A brief history of work expectations for welfare mothers.

  title={A brief history of work expectations for welfare mothers.},
  author={S. Blank and Barbara B. Blum},
  journal={The Future of children},
  volume={7 1},
The best known of the nation's welfare programs, Aid to Families with Dependent Children (AFDC), has from its inception reflected a tension between the desire to support children in poor, lone-parent families and the belief that parents should be held responsible for providing for themselves and their children. Against that backdrop, this article reviews the history of the AFDC program and traces the emergence of policies and programs intended to encourage employment of the parents (almost… 

Implications of the 1996 Welfare Legislation for Children: A Research Perspective

In this report we use results from evaluations of welfare-to-work programs and findings of basic research on children and families to anticipate the implications for children of the 1996 federal

Welfare and Work: Complementary Strategies for Low-Income Women?.

We examine the effects of mothers' strategies of combining employment and welfare receipt during the first 3 years of their child's life on the child's cognitive development, behavior problems, and

Effects of Combining Public Assistance and Employment on Mothers and Their Young Children

The proposition that welfare and work may be complementary rather than opposing strategies, in terms of putting together a family income package, is discussed.

Welfare policies and covert behaviors: Understanding the effects on low-income families needing child support in central Iowa

When President Clinton signed the Personal Responsibility and Work Opportunity Reconciliation Act (PRWORA) into law on August 22, 1996, programs to strengthen child support enforcement and improve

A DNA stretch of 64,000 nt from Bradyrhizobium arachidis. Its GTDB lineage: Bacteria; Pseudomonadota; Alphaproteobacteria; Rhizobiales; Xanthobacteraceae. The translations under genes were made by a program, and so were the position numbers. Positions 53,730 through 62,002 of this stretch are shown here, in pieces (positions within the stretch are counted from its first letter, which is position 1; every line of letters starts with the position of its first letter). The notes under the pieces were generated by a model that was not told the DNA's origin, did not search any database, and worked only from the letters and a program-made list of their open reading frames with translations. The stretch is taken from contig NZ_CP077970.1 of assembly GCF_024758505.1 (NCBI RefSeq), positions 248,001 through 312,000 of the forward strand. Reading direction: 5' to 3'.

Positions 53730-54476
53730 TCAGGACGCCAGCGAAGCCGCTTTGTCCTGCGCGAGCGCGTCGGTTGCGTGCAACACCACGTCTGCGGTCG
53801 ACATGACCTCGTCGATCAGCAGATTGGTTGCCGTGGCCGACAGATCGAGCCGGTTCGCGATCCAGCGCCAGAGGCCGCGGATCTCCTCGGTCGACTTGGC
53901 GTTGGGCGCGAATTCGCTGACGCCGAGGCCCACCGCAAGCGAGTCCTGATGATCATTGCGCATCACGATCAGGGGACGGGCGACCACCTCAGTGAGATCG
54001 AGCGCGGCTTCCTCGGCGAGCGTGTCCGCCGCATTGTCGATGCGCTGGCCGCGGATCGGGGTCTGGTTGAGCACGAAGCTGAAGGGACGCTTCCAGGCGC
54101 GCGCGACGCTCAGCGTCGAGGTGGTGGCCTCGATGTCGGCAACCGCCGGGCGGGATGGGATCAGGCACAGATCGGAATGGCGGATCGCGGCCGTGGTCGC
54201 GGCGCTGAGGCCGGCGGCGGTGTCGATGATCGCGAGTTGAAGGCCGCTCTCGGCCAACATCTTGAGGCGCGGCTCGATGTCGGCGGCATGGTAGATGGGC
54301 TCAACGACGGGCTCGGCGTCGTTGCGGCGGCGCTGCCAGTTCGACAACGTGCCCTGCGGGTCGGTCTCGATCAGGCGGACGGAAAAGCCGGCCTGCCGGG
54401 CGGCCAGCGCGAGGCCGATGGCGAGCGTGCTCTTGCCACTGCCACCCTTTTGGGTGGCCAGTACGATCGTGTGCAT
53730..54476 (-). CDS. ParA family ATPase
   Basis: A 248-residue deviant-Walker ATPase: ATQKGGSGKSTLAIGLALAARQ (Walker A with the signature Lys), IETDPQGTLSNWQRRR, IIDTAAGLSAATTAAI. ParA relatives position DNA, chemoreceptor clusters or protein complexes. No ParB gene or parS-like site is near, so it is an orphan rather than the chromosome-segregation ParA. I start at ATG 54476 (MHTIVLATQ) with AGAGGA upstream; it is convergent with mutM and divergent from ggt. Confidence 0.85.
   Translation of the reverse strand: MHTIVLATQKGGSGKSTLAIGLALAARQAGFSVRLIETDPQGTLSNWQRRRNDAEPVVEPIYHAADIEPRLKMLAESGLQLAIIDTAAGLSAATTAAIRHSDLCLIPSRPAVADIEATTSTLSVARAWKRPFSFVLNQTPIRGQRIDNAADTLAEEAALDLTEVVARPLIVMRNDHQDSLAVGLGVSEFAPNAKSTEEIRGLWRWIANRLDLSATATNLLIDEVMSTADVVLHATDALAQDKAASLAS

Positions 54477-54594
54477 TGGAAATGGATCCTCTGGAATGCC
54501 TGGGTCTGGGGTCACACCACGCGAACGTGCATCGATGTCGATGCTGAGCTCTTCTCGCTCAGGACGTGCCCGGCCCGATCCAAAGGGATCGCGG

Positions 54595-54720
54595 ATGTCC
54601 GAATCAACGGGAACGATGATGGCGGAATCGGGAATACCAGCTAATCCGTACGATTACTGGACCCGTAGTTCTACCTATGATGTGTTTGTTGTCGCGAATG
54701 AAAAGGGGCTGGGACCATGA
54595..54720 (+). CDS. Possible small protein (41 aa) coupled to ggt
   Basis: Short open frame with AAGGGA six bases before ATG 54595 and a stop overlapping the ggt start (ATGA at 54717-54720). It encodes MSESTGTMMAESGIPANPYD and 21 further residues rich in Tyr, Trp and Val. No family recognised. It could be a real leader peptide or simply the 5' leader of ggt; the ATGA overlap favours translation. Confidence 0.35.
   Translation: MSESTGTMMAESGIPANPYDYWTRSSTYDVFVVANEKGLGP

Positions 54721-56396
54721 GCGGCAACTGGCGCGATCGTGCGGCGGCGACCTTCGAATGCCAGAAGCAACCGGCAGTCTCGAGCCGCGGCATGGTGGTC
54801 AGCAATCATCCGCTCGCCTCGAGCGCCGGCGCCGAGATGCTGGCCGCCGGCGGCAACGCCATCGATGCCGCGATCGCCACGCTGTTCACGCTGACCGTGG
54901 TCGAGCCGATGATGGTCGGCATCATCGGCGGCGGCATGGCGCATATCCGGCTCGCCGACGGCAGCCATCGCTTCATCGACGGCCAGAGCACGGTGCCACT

Navigating the discourse of dependency: Welfare-reliant mothers in college an institutional ethnography

The goal of this ethnographic case study is to produce a contextual, empirical analysis of the experience of welfare-reliant mothers who are attempting to get a college degree following the passage

Welfare-to-work interventions and their effects on the mental and physical health of lone parents and their children.

The effects of welfare-to-work interventions on health were generally positive but of a magnitude unlikely to have any tangible effects, and adult health outcomes were described as 'maternal'.

How is ‘welfare‐to‐work’ shaped by contingencies of economy, welfare policy and human capital?

This research weighed the impact made by the economy, welfare policy and human capital on unemployed welfare mothers in the USA. Specifically, it asked how welfare mothers’ employment status, poverty

Identity, Power, and the California Welfare-Rights Struggle, 1963–1975

This article explores the work of welfare-rights activists in 1960s and 70s California. These activists were mostly working-class black and some white mothers, and the majority of them were

Children and poverty: analysis and recommendations.